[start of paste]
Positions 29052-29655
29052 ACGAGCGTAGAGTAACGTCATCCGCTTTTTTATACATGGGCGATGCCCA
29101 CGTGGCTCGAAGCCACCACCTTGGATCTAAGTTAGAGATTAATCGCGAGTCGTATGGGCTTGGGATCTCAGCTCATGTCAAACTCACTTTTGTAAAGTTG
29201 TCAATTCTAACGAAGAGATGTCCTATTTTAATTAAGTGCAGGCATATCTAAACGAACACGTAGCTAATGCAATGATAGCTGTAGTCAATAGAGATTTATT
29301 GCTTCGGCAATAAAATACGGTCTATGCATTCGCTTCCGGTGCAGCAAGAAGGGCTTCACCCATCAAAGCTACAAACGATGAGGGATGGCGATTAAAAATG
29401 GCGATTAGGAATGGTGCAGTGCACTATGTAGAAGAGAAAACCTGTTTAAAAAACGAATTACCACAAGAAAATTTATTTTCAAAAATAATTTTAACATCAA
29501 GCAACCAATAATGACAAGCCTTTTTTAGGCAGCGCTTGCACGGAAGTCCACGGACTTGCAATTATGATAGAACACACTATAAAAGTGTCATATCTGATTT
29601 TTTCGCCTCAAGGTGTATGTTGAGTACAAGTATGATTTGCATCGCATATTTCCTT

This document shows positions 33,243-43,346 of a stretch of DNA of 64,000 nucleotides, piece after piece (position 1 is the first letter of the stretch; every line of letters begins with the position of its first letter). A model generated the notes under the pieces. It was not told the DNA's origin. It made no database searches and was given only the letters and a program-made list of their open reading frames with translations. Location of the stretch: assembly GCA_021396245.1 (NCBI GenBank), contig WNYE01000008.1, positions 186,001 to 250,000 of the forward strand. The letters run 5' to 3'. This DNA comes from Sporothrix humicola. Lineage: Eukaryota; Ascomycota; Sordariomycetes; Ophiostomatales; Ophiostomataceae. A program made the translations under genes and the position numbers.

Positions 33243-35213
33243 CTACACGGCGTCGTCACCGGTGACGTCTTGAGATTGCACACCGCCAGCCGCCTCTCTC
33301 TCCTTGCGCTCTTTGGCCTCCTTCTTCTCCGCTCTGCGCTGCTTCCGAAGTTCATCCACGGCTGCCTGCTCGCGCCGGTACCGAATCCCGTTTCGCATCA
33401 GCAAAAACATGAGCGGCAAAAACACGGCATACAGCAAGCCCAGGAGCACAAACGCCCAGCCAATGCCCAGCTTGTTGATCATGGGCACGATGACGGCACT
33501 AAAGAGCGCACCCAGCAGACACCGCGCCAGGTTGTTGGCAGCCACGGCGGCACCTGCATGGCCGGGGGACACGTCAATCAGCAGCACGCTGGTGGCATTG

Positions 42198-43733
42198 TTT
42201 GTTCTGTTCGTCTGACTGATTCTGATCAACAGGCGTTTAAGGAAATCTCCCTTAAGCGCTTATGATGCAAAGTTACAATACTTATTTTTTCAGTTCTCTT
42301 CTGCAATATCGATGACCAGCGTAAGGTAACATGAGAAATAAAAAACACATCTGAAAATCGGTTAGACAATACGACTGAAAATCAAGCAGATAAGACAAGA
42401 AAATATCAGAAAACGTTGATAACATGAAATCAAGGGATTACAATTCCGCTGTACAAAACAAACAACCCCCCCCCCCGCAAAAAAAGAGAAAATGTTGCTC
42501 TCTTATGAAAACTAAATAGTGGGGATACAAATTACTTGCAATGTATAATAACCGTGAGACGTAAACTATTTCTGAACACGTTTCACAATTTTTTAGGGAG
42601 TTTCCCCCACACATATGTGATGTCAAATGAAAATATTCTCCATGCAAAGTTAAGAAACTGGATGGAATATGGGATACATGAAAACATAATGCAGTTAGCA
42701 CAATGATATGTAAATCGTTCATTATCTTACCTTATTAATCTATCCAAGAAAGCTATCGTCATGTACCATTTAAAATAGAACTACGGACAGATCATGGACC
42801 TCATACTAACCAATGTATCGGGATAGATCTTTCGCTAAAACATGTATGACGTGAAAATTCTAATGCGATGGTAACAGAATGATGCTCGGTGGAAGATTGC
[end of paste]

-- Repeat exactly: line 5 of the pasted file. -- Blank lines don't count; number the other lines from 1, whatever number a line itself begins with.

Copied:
29301 GCTTCGGCAATAAAATACGGTCTATGCATTCGCTTCCGGTGCAGCAAGAAGGGCTTCACCCATCAAAGCTACAAACGATGAGGGATGGCGATTAAAAATG